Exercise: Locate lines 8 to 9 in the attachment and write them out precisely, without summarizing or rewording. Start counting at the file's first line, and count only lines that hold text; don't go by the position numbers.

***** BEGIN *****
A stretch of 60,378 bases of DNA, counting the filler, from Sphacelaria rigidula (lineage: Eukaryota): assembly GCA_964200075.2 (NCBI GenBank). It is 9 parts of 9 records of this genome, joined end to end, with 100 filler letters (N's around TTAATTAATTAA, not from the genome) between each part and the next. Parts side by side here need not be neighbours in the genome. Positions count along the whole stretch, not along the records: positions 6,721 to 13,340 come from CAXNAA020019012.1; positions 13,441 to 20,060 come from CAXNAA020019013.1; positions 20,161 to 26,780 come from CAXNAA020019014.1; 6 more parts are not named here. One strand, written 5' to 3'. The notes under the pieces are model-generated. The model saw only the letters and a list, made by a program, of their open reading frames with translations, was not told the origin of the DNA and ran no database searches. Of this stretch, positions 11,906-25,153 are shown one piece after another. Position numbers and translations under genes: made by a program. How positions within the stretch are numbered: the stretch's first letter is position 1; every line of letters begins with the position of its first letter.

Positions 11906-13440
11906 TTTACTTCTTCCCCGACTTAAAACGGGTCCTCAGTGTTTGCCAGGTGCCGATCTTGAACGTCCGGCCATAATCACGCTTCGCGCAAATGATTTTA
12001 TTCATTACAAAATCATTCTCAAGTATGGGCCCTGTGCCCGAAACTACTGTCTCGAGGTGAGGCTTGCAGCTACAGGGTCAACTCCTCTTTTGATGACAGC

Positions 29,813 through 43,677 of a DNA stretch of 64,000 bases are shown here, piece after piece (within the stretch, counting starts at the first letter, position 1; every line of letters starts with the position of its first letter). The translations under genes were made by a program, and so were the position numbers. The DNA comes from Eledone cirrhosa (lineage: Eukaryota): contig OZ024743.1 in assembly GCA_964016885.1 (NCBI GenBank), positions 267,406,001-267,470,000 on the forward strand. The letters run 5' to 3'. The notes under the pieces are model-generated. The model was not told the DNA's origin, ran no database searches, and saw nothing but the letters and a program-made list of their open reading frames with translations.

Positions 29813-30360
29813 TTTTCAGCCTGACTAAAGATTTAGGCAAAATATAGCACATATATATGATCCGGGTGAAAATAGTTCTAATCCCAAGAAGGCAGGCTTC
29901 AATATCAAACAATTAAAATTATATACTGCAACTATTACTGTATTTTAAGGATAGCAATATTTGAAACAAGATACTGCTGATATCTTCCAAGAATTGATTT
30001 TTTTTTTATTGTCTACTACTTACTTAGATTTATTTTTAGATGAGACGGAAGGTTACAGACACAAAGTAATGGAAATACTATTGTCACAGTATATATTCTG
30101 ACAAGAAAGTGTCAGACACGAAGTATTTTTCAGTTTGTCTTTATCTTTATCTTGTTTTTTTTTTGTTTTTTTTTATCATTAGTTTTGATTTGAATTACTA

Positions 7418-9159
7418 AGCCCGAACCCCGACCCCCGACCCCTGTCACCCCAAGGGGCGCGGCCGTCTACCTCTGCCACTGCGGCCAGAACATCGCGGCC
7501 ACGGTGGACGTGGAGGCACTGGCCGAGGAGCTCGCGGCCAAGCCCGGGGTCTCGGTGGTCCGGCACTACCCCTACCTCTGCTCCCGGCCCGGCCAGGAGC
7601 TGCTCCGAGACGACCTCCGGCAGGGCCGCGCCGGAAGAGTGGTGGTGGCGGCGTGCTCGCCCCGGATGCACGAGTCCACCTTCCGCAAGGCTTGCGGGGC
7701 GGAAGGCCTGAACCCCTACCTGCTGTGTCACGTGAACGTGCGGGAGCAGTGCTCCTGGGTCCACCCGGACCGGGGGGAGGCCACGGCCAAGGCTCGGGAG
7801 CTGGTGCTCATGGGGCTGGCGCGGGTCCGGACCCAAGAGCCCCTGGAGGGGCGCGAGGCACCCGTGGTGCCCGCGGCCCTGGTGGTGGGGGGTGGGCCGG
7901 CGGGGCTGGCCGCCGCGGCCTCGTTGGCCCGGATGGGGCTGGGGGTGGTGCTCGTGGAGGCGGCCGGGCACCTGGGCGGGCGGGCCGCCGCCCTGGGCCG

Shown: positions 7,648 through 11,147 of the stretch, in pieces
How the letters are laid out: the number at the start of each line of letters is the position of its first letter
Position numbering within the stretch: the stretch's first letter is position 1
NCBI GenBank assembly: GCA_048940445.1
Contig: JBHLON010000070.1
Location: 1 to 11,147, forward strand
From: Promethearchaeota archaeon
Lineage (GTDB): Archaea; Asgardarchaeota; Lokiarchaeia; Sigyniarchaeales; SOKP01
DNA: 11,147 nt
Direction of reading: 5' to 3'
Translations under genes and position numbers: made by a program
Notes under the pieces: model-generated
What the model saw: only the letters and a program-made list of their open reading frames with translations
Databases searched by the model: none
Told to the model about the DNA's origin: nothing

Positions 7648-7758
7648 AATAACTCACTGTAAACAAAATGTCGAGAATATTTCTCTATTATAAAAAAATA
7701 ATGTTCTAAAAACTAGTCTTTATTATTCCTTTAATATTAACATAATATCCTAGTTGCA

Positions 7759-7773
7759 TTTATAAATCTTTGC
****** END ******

29901 AATATCAAACAATTAAAATTATATACTGCAACTATTACTGTATTTTAAGGATAGCAATATTTGAAACAAGATACTGCTGATATCTTCCAAGAATTGATTT
30001 TTTTTTTATTGTCTACTACTTACTTAGATTTATTTTTAGATGAGACGGAAGGTTACAGACACAAAGTAATGGAAATACTATTGTCACAGTATATATTCTG